Wall St. Journal D+
(Terry Teachout) Vast amounts of money and energy have been poured into this production, for the most part to winning effect. Robert Longbottom's brisk staging and clever choreography flow together seamlessly. The quick-change space-age sets, designed by Andrew Jackness, look as though they'd been swiped from the warehouse of a late-'60s TV variety show. Jonathan Tunick's new orchestrations evoke Nelson Riddle and Count Basie with smoothly swinging exactitude. The costumes are colorful, the chorus fabulous, the pit band hip. So what's the catch? Just this: Only one of the stars can sing...not to put too fine a point on it, the Roundabout's revival of "Bye Bye Birdie" is the worst-sung musical I've ever seen on Broadway. If that prospect doesn't faze you, or if you're tone-deaf, then go with my blessing: Mr. Longbottom is an immensely gifted director-choreographer, and there's plenty to like about this production. I only wish it had been overdubbed.

TheaterMania D+
(Barbara and Scott Siegel) Once you get past the show's two stars, the casting quality picks up a great deal. Longbottom's decision to use genuine teenagers for the show's ensemble is a good one, since they are quite endearing as a group. Trimm, who possesses a lovely singing voice, is perfect for the role of Kim, as she comically teeters on the precipice of womanhood. On the adult side, Jayne Houdyshell gives a strong comic performance as Mae, Albert's smothering mother. Stealing the show, however, is Bill Irwin as Kim's stern but confused father, Harry. Simply put, his work is an inspired clown's creation. That said, any production of Birdie which is mostly memorable for its Harry has plenty of problems -- and this one definitely does.

Variety D
(David Rooney) Robert Longbottom's miscast, over-designed production rarely musters the energy or effervescence its riot of candy color and teenage hormones might suggest. The show retains its corny charms and a bunch of tuneful songs, which might be enough for undiscerning family audiences; others will struggle to identify much authentic flavor in its aggressive blandness.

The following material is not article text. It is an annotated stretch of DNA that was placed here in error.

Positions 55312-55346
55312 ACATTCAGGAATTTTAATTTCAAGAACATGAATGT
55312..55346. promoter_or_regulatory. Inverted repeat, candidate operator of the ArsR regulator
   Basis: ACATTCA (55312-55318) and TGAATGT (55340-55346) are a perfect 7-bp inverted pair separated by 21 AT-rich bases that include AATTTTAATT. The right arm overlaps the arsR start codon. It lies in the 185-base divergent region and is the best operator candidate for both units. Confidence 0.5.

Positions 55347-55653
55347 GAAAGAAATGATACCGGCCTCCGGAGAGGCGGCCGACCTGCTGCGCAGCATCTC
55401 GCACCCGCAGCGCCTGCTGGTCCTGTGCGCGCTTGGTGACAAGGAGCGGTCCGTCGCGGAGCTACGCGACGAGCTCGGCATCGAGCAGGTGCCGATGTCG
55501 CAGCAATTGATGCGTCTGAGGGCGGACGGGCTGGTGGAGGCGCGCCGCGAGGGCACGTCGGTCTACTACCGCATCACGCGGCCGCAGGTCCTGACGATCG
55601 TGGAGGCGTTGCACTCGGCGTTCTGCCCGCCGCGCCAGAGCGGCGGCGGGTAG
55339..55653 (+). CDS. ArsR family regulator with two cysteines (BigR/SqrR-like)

NYPost D-
(Elisabeth Vincentelli) Under director-choreographer Robert Longbottom, this "Birdie" has been completely drained of fun and energy. The Roundabout would have been better off recycling the spirited Encores! production from 2004... Only Jayne Houdyshell, as Albert's overbearing mother, knows how to act cartoonish and stay in character. Everybody else fumbles. As Kim's dad, Bill Irwin looks as if he'd been teleported from another show -- or planet Loony Tunes. Stamos and Gershon sure look great. Then they open their mouths.

AP D-
(Michael Kuchwara) The show's brief moments of exuberance are provided by its young ensemble of dancers, who truly look as if they are teenagers. The show threatens to lift off into genuine musical-comedy entertainment during two of their dance numbers: "The Telephone Hour," in which the local teens discuss by phone - real phones, not cellphones - Kim's love life, and later in the musical when Conrad and the kids defiantly sing they have "A Lot of Livin' to Do." By today's standards, their rebellion isn't much. But a half-century ago, "Birdie" seemed awash in gentle, slightly subversive charm, that both parents and their children could relate to. Plus it exuded a genuine likability, a cheerfulness kept aloft by a buoyant score. That charm - and a sense of fun - are missing in action on the stage of Broadway's newest theatre.

Lighting And Sound America D
(David Barbour) There are a few satisfying things. As Albert's mother, Jayne Houdyshell creates an amusing gorgon right out of a Mad Magazine cartoon; her work is confident, funny, and right on target. Allie Trimm is charming as Kim, the 15-year-old fan selected to give Conrad the big kiss-off, although her number, "How Lovely to Be a Woman," has been stripped of the comic business that makes it so amusing. Nolan Gerard Funk is a fairly ideal Birdie; when he launches into "A Lot of Livin' to Do," you sigh in relief, because at last somebody knows how to sell a number. (The staging suddenly snaps to life -- largely, I think, because Longbottom is more at home in darker, stranger musicals like Side Show and in "Livin'" he has a long, complicated choreographic sequence to work with.) Also, Ken Billington's lighting casts a bright Technicolor palette over everything, and Acme Sound Design has provided one of the most natural-sounding reinforcement jobs I have encountered in many seasons; you can't really see the mics on the actors, either. But there's no question that this is a sad, sad affair, rather like trying to parse a great Russian novel through a middling translation. The saddest thought, to me, came on the way home: Is Encores at City Center the only viable venue for a show like this?